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|Full name||Věra Menčíková|
|Women's World Champion||1927–1944|
Vera Menchik (Czech: Věra Menčíková; Russian: Вера Францевна Менчик) (16 February1906—27 June1944) was a British-Czech chess player who gained renown as the world's first women's chess champion. She also competed in chess tournaments with some of the world's leading male chess masters, defeating many of them, including World Champion Max Euwe.
The daughter of a Czech father and British mother, Vera Menchik was born in Moscow but, in the aftermath of World War I and the Russian Revolution, moved with her family to England in 1921. Her father taught her chess when she was nine and, in the year of her arrival in England at the age of fifteen, she won the British girls' championship. The following year, she became a pupil of Géza Maróczy, considered one of the top chess masters of the early decades of the 20th century.
She won the first Women's World Championship in 1927 and successfully defended her title 6 times in every other championship in her lifetime, and only lost one game, while winning 78 and drawing 4 games.
- In 1927, she represented Russia in 1st WWCh in London (+10 –0 =1).
- In 1930, she represented Czechoslovakia in 2nd WWCh in Hamburg (+6 –1 =1).
- In 1931, she represented Czechoslovakia at 3rd WWCh in Prague (+8 –0 =0).
- In 1933, she represented Czechoslovakia in 4th WWCh in Folkestone (+14 –0 =0).
- In 1935, she represented Czechoslovakia in 5th WWCh in Warsaw (+9 –0 =0).
- In 1937, she represented Czechoslovakia in 6th WWCh in Stockholm (+14 –0 =0).
- In 1939, she represented England in 7th WWCh in Buenos Aires (+17 –0 =2).
She won two matches against Sonja Graf for the Women’s World Champion title; (+3 –1 =0) at Rotterdam 1934, and (+9 –2 =5) at Semmering 1937.
Starting in 1929, she participated in a number of Hastings Congress tournaments and when, the same year, she entered the tournament in Carlsbad, Viennese master Albert Becker ridiculed her entry by proposing that any player whom Menchik defeated in tournament play should be granted membership into the Vera Menchik club. In the aftermath of the tournament, Becker, himself, became the first member of the "club". In addition to Becker, the "Vera Menchik Club" eventually included Conel Hugh O'Donel Alexander, Abraham Baratz, Eero Böök, Edgar Colle, World Champion Max Euwe, Harry Golombek, Mir Sultan Khan, Frederic Lazard, Jacques Mieses, Philip Stuart Milner-Barry, Karel Opočenský, Brian Reilly, Samuel Reshevsky, Friedrich Sämisch, Lajos Steiner, George Alan Thomas, William Winter, and Frederick Yates.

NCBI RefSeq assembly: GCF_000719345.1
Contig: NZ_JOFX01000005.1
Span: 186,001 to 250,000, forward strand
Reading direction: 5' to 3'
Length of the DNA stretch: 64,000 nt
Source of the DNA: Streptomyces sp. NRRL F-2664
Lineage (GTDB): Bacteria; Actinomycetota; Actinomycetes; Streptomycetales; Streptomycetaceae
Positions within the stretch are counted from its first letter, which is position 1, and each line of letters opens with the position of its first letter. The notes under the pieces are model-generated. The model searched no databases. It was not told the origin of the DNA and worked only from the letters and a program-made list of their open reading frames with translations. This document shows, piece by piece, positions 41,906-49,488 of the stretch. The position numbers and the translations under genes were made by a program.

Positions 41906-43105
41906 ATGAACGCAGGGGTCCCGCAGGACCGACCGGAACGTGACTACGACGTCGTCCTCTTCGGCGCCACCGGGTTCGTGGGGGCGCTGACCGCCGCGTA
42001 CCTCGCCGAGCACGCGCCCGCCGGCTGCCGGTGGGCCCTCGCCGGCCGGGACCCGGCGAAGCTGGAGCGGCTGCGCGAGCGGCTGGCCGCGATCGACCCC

Menchik's greatest successful at international tournaments was at Ramsgate 1929, when she finished tied for second with Akiba Rubinstein, just half a point behind former World Champion José Raúl Capablanca, and ahead of her teacher Géza Maróczy. In 1934 she finished third at Maribor, ahead of Rudolph Spielmann and Milan Vidmar. In 1942 she won a match against Jacques Mieses (4 wins, 5 draws, 1 loss).
In 1937, at the age of 31, Vera Menchik married Rufus Henry Streatfeild Stevenson (1878–1943), twenty-eight years her senior, who was subscriptions editor of British Chess Magazine, a member of the West London Chess Club, and later honorary secretary of the British Chess Federation.
Vera Menchik's younger sister Olga was also a tournament chess player. In 1944, as Britain was nearing its sixth year in World War II, and 38-year-old Vera, who was widowed the previous year, still holding the title of women's world champion, her two sisters and their mother were killed in a V-1 rocket bombing raid which destroyed their home at 47 Gauden Road in the Clapham area of South London.
The trophy for the winning team in the Women's Chess Olympiad is known as the Vera Menchik Cup.
Notable chess games
- Frederic Lazard vs Vera Menchik, Paris 1929, Bird Opening: From Gambit (A02), 0-1 A nice combination in an open position leaves Lazard without a Bishop
- Mir Sultan Khan vs Vera Menchik, Hastings 1931, Queen's Gambit Declined (D35), 0-1 A sharp game with attacks on both sides of the board. At the end, Menchik is able to queen her advanced Pawn.
- Vera Menchik vs George Alan Thomas, Poděbrady 1936, Queen's Gambit Declined Slav (D11), 1-0 The chess queen queens another passed pawn in a Rook ending.
- Chess Notes Winter, Edward, Chess Note 3433 (excerpt from Sunnucks, Anne, Encyclopaedia of Chess (1976)).
- Anne Sunnucks, The Encyclopaedia of Chess, St. Martin's Press, 1970, p. 306.
- B.M. Kazić, International Championship Chess: A Complete Record of FIDE Events, Pitman, 1974, p. 260. ISBN 0-273-07078-9.
none, first champion
| Women's World Chess Champion
vacant, then Lyudmila Rudenko
(no champion from 1944–1950)